In the midst of the league’s first work stoppage since the 1994 strike, MLB and the MLBPA continue to meet with the hopes of reaching a deal by February 28. An agreement by this date keeps the goal of starting the season on time intact.
On Tuesday, player salary took center stage in Jupiter, Fla. The two sides made small strides from previous proposals, but the discussion still marked progress.
Another day of small moves on the labor front. MLBPA dropped its ask from 80% of 2+ players receiving salary arbitration to 75%. Additionally, the union bumped the major league minimums slightly while sticking with $775K in the first year and went from 8 picks in lottery to 7.— Jeff Passan (@JeffPassan) February 22, 2022
Discussions continued across topics of player service time and how many draft picks will be determined by a draft lottery system that is already implemented in the NBA and NHL, as reported by Mark Feinsand of MLB.com.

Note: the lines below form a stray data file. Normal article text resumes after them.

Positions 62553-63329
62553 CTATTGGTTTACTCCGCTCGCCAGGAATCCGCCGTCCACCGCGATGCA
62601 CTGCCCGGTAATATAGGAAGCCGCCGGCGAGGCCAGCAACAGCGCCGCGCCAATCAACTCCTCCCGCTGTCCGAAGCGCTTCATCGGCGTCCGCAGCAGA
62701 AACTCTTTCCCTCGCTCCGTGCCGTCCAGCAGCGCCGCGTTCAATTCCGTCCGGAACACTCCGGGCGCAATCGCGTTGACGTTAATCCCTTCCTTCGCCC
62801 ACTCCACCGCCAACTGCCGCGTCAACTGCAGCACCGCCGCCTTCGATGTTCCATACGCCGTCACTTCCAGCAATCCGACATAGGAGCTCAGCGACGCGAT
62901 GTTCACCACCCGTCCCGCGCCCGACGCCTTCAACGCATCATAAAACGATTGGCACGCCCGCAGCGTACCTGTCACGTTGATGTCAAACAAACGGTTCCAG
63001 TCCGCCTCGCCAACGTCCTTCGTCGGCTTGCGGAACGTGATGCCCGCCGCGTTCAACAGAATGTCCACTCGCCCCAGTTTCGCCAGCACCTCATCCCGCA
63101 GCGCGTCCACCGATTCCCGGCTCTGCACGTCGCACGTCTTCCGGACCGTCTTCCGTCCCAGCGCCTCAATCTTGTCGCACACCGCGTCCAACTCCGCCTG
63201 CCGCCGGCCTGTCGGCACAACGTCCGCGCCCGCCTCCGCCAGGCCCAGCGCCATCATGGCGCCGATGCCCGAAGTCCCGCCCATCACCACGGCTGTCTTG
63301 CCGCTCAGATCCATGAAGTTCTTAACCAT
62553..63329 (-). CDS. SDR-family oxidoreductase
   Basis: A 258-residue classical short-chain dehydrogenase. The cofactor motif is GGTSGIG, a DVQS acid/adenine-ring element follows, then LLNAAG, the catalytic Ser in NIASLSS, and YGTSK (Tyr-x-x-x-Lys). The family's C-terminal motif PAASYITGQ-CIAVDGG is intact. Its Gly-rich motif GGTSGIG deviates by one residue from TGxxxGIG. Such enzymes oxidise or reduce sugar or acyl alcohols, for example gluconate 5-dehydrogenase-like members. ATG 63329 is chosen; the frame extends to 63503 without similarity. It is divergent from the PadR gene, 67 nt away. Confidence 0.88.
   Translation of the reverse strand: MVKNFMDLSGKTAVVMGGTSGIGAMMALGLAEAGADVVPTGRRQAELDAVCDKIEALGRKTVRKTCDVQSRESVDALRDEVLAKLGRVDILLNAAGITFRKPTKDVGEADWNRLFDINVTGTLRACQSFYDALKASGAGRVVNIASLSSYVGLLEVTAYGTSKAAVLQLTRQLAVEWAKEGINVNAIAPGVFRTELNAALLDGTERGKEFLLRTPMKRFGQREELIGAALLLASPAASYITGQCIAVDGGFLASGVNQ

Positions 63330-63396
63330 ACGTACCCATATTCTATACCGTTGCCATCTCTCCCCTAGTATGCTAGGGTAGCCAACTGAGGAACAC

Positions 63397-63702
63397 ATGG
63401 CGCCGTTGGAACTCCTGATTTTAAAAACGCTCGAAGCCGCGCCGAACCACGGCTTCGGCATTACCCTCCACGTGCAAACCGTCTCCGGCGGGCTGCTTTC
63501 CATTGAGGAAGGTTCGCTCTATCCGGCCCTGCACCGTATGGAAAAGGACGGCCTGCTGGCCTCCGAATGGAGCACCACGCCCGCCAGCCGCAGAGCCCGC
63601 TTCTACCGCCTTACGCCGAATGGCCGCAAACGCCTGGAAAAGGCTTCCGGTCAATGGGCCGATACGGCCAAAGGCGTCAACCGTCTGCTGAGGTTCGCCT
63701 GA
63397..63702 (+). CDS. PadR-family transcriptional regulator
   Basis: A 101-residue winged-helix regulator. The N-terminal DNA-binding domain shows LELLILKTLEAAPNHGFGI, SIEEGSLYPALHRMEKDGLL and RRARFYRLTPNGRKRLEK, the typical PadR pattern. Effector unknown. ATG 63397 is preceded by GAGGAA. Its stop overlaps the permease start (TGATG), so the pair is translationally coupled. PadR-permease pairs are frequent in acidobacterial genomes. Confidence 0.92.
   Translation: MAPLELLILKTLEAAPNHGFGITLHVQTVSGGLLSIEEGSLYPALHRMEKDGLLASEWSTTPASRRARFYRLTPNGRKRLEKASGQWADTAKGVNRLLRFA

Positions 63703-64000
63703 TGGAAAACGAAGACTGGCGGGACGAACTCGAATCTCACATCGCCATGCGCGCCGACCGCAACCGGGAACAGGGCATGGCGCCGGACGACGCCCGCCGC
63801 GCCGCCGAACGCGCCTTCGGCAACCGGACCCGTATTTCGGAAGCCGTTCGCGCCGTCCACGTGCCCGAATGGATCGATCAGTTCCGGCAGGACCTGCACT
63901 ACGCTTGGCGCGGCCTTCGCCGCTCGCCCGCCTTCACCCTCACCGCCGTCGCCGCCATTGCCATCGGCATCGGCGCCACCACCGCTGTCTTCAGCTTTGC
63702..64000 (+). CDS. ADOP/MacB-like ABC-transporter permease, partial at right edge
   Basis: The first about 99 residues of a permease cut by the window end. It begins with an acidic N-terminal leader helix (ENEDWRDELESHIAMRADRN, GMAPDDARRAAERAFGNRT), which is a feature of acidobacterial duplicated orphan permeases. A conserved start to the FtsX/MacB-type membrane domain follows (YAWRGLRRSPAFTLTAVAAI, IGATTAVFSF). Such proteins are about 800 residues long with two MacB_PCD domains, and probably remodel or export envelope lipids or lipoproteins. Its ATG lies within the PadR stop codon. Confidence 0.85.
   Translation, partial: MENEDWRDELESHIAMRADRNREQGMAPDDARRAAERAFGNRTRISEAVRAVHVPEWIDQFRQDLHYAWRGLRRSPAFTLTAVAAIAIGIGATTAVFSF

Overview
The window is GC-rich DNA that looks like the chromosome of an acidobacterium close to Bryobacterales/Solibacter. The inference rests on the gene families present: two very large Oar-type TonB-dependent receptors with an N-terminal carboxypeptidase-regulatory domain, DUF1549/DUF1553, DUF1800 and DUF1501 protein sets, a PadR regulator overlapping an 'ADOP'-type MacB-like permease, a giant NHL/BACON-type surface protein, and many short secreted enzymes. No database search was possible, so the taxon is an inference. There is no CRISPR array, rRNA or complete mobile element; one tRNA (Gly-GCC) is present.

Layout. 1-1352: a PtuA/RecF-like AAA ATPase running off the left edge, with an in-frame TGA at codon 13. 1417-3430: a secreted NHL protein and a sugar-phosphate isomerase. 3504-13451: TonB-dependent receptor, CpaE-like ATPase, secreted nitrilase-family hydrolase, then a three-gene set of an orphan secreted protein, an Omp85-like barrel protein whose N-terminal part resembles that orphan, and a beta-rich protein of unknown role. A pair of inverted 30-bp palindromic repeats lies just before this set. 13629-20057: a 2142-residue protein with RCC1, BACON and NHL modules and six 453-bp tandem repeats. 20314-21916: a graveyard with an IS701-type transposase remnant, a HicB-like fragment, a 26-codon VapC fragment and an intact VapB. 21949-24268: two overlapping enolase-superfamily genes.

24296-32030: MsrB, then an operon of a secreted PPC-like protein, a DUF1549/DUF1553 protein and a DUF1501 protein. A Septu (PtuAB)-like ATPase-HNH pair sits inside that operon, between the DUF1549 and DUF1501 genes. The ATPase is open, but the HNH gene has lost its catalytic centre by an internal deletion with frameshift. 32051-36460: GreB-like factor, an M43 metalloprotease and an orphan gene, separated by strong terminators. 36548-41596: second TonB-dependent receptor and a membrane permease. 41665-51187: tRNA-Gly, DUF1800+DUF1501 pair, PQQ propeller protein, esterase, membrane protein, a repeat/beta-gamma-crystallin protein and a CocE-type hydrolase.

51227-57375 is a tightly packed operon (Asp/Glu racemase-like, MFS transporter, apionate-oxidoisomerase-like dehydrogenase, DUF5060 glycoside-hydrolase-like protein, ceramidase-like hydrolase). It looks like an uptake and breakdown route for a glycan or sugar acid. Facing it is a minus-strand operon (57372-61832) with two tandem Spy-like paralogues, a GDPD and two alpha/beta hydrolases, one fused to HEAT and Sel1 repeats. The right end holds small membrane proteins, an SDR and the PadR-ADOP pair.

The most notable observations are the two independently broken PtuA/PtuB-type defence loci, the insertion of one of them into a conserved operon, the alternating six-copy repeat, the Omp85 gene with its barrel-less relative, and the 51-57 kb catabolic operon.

Both MLB and the MLBPA are set to meet every day leading up until Feb. 28. If a deal is not reached by then, baseball will most likely see a shortened season with an off-schedule start as labor tensions continued.
While minor league players and coaches are already at spring training facilities, the league missed a deadline when major league pitchers and catchers were supposed to report to camp last Tuesday. Until a new deal is reached between the two sides, spring training sites will not feature major league representation.
The next few days of meetings will determine other aspects of the new CBA, with more player financials in addition to new implementations such as the universal designated hitter.
Realistically, the two sides have five days to save a full season and a scheduled start time at the end of March.
MLB looks to avoid the fate of the previous work stoppage that delayed the start of the 1995 season following the 1994 strike that canceled the postseason and the World Series.